To the Editor:
In 2009 the Anoka-Hennepin School District 11 School Board passed a policy that teachers should take a neutral stance on the topic of sexual orientation and that this topic is not to be a part of district-adopted curriculum.
This upholds the rights of parents to discuss this topic with their children at the time of their choosing.
Our school district gained national attention after several suicides were blamed on bullying — even though the investigation proved otherwise.
Now the school district is being pressured in a federal lawsuit by militant GLBT (gay, lesbian, bisexual, transgender) groups. As a result, board members are considering dropping the sexual orientation curriculum policy and replacing it with something else. The vote could be as early as Jan. 23.
It should be noted that the school board has made some concessions already. It has posted pro GLBT links and materials on its website.
One of its recommended sources is by Dan Savage. If you search for him on the Internet you will find some very disturbing materials.
As the largest school district in Minnesota, any decision the board will make will have an impact on other schools in Minnesota and beyond.
While there is still time, e-mail and call your school board members, tell them to keep the sexual orientation curriculum policy.
If they don’t, we will be a step closer to what has happened in California where alternative sexual lifestyles and new family structures are being integrated into the K-12 curricula.
This has been described as “the worst school sexual indoctrination ever.”
Lenin’s statement should be a warning to us. He said, “Give me four years to teach the children and the seed I have sown will never be uprooted.”
General lack of interest
To the Editor:
I attended the Jan. 24 Coon Rapids City Council workshop. I was very disappointed. The discussion was on the proposed pre pay ordinance.
The mayor opened up with asking for possible alternatives to the ordinance. A number of residents as well as fuel retailers offered alternatives, myself being one of them.
The general tone of the entire meeting from the people was that we don’t want a prepay ordinance.
What disappointed me was the general lack of interest of a number of the council members in the opinion of the people that they are supposed to be representing.
I got the definite impression that they had already made up their minds. They were going to pass this ordinance anyway.
Not because it will reduce drive off gas thefts, not because it is in the best interest of the city and not because it will make our streets safer.
They are going to do it because “they can.” It will make them the “first” city in the state to have such an ordinance.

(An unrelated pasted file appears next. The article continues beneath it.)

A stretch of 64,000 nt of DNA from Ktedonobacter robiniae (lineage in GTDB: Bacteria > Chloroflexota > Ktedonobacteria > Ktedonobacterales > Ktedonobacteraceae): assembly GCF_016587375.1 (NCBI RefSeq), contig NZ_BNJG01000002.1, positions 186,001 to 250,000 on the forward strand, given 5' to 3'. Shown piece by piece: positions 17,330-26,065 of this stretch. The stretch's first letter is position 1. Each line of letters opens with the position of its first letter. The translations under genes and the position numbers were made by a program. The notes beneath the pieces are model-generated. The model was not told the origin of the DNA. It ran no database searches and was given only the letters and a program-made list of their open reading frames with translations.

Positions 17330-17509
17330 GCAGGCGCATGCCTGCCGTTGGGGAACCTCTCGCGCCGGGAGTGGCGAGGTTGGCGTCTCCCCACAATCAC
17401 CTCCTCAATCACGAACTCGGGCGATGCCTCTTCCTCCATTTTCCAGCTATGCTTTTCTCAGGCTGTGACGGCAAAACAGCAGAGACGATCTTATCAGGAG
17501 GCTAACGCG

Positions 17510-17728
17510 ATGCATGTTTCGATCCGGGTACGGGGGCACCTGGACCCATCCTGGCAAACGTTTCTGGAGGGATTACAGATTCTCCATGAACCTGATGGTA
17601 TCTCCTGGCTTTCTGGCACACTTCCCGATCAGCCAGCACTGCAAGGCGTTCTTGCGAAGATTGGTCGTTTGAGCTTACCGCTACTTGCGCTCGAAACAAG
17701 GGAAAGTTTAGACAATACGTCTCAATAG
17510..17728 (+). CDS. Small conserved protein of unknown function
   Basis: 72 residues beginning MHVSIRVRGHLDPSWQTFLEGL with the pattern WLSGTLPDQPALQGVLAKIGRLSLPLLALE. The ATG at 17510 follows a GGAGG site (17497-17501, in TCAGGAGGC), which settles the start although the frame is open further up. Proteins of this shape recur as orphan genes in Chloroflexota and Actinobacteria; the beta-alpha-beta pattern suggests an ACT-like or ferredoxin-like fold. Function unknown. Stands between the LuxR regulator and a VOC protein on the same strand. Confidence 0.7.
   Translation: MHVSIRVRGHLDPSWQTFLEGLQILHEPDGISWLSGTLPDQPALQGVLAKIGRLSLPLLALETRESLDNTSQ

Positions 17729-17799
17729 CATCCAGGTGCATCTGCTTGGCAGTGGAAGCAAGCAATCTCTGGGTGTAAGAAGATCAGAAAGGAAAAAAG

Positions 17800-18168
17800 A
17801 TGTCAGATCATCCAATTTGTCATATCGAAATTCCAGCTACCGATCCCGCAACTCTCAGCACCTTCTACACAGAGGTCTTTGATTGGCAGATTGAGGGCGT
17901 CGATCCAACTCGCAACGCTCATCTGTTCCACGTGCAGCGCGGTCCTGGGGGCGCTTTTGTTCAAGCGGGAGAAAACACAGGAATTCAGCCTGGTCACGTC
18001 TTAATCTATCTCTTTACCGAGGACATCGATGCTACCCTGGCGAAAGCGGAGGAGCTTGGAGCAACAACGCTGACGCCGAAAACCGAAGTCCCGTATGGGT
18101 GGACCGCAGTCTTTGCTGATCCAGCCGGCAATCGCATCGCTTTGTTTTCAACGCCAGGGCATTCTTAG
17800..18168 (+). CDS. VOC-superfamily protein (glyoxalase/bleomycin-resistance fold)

A feather in their cap? I think not. If the ordinance passes here are two possible scenarios for the retail gas stores in Coon Rapids and their employees.
First: If a clerk authorizes a fuel pump prior to the customer paying in full for that fuel, the ordinance states that the clerk “is guilty of a misdemeanor.” It does not matter if the person drives off without paying or not.
If the police just happen to be at that store at that moment, the officer can cite that clerk for breaking the law. Is that right?
Second: I estimated that if each store sold an average of two fill ups an hour at $50 per fill up for 24 hours a day, 365 days a year that the retail sales of fuel in Coon Rapids is just under $3 million a year. I was corrected later on in the evening. The actual number was $6 million in fuel sales a year in Coon Rapids.
If just two out of 10 customers that are presently filling their gas tanks in Coon Rapids refuse to prepay and take their business to another station in another city that has no such ordinance, well 20 percent of $6 million is $1.2 million in lost gas sales for the city’s gas stores.
Divide that by the 31 stores and you have an average of $38,709.68 in lost sales per store. That could be enough to put one or two or three or more stores out of business.
So what is my point? Why would a city council member ever want a pre pay ordinance? It will not punish the criminals. It punishes the retail gas stores and their employees and it is an inconveniences to their customers.
The only reason to pass this ordinance is to say “hey look at us, we are the first.”
The council needs to put its collective egos aside and do what is best for the city, its retail gas businesses and its citizens. If you agree, please contact your council person and let them know.
W.H. Braunig, Jr.